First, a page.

- Negatives: Tend to have a lower target loan size; smaller appetite for commercial real estate lending.
Private/hard money lenders
These lenders charge high interest rates for short-term loans, typically from six months to three years. Many borrowers look to hard money for interim, or bridge financing. These private investors can usually lend on any property type for any amount of money. Hard money is an expensive option for emergency situations like repairs, renovations, or a transition. They can, however, be executed quickly with minimal paperwork.
- Positives: Fast execution and flexibility regarding property type; oftentimes overlook tricky borrower circumstances and credit issues.
- Negatives: High interest rates (up to 10% – 18%); shorter terms than other lender types.
These agencies include HUD, Fannie Mae and Freddie Mac. A third-party underwriter will usually execute the loan on behalf of the government agency. These agencies only lend on multifamily properties.
- Positives: Agencies accept higher LTV; non-recourse; competitive rates.
- Negatives: Process can be cumbersome. Watch for prepayment terms.
These loans are written by independent lenders but are guaranteed by the Small Business Association (SBA). There are several different types of SBA loans and they are not a fit for every business owner. However, these long-term loans can be a good option for CRE owners who don’t qualify for more traditional CRE financing. SBA loans are specifically designed to grow a small business and are tied into the overall business, not just the commercial property. As such, they are for owner-occupied properties only.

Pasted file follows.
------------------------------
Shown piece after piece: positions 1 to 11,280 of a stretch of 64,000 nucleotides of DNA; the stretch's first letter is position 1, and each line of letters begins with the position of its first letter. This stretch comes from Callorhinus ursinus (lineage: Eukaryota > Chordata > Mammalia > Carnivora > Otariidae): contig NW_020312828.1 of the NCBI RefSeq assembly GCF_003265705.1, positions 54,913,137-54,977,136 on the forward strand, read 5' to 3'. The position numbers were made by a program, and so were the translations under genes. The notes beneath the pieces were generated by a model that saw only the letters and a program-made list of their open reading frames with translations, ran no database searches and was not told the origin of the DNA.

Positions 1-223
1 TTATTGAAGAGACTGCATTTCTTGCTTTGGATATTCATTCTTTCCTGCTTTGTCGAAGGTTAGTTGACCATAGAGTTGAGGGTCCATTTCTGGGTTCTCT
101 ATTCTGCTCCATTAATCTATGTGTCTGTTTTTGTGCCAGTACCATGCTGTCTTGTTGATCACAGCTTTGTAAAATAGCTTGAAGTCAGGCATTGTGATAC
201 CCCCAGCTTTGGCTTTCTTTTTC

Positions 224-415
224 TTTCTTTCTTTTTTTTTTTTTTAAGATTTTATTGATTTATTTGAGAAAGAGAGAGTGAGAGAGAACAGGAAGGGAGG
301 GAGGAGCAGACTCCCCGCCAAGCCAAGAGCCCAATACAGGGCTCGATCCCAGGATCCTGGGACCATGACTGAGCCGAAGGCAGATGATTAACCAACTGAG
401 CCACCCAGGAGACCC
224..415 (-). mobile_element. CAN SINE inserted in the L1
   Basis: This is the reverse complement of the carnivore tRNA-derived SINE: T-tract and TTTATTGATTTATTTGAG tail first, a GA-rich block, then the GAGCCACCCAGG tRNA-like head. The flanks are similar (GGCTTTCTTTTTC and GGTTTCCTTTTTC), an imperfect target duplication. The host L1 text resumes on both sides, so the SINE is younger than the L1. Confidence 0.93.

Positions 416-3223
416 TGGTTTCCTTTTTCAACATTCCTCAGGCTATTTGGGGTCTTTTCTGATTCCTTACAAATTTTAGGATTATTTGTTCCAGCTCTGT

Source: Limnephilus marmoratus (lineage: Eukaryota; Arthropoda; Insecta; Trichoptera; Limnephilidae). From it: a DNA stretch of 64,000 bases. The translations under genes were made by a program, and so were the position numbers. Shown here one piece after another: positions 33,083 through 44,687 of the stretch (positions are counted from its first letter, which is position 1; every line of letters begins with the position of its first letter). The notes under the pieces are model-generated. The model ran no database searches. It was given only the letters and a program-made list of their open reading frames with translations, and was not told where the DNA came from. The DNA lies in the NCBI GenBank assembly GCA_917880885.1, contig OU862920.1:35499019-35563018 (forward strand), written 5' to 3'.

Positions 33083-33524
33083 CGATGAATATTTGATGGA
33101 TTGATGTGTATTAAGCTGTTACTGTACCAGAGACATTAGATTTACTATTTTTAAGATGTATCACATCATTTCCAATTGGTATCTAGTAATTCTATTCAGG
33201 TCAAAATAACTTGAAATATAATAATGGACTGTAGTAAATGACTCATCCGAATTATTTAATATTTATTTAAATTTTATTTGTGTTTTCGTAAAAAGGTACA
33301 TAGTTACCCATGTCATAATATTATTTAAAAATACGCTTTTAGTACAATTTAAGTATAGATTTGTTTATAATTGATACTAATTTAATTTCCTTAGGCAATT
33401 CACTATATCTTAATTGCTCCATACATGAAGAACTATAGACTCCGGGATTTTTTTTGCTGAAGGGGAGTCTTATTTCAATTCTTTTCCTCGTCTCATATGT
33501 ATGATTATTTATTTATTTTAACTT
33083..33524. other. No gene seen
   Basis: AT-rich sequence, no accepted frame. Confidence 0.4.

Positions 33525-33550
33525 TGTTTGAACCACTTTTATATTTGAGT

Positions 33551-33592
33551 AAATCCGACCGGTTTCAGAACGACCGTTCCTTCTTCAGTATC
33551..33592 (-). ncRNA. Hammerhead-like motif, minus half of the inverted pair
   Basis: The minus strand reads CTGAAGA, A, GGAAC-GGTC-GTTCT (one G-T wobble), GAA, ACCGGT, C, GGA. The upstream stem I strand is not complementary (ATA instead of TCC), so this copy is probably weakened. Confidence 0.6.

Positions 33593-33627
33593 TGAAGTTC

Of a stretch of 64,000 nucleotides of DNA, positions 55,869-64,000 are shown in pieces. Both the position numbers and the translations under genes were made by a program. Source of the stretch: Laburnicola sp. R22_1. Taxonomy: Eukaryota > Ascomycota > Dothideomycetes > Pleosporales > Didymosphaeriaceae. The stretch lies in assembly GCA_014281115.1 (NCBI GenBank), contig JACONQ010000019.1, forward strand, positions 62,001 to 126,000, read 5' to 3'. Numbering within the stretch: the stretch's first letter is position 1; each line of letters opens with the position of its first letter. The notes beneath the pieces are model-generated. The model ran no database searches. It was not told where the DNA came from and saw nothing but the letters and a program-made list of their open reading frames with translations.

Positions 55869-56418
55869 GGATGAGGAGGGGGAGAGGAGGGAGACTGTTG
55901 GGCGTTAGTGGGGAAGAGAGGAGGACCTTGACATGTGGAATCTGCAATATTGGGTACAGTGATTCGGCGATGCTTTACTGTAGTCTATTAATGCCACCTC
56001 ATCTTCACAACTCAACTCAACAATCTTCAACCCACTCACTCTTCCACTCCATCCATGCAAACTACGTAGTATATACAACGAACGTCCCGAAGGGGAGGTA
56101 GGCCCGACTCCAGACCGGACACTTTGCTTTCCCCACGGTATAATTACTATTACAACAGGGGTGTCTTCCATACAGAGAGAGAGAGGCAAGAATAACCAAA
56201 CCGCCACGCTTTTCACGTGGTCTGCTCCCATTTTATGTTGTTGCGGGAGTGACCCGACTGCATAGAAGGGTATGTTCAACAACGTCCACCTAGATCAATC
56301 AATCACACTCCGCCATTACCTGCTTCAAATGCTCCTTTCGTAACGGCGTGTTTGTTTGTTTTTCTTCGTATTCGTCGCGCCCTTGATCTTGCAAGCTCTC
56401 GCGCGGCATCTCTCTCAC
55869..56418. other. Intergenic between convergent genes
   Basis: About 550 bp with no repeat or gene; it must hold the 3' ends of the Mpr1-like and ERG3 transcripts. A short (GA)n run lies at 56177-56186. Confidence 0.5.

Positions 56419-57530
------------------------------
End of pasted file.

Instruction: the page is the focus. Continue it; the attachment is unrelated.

- Positives: Longer terms; good option for owners who do not qualify for other lending sources.
- Negatives: Higher rates and closing costs; approval process can be cumbersome.
How to Decide Which Commercial Real Estate Lenders are Right for You:
The right lender for you largely depends on your property type and situation. The first task is to educate yourself on the CRE lending landscape and understand what types of lenders and loans you qualify for. Oftentimes a property will only be suitable for one lender, but in some cases a borrower will have several choices.
Second, determine and evaluate your property goals and overall portfolio strategy. How long do you intend to own your property? What are your risk preferences? How much complexity are you willing to deal with? Always take the time to understand the implications of the prepayment premium as a part of your overall financing decisions.
It pays to talk to a financing specialist as you think about which lender and loan is the best solution for your project. Contact us at Plum today to discuss your loan options, or if you need help evaluating your current situation.
This article is for informational purposes only. It is not intended to replace competent legal, tax or financial planning advice. Please contact your tax and/or legal advisors for professional advice that is consistent with your personal situation.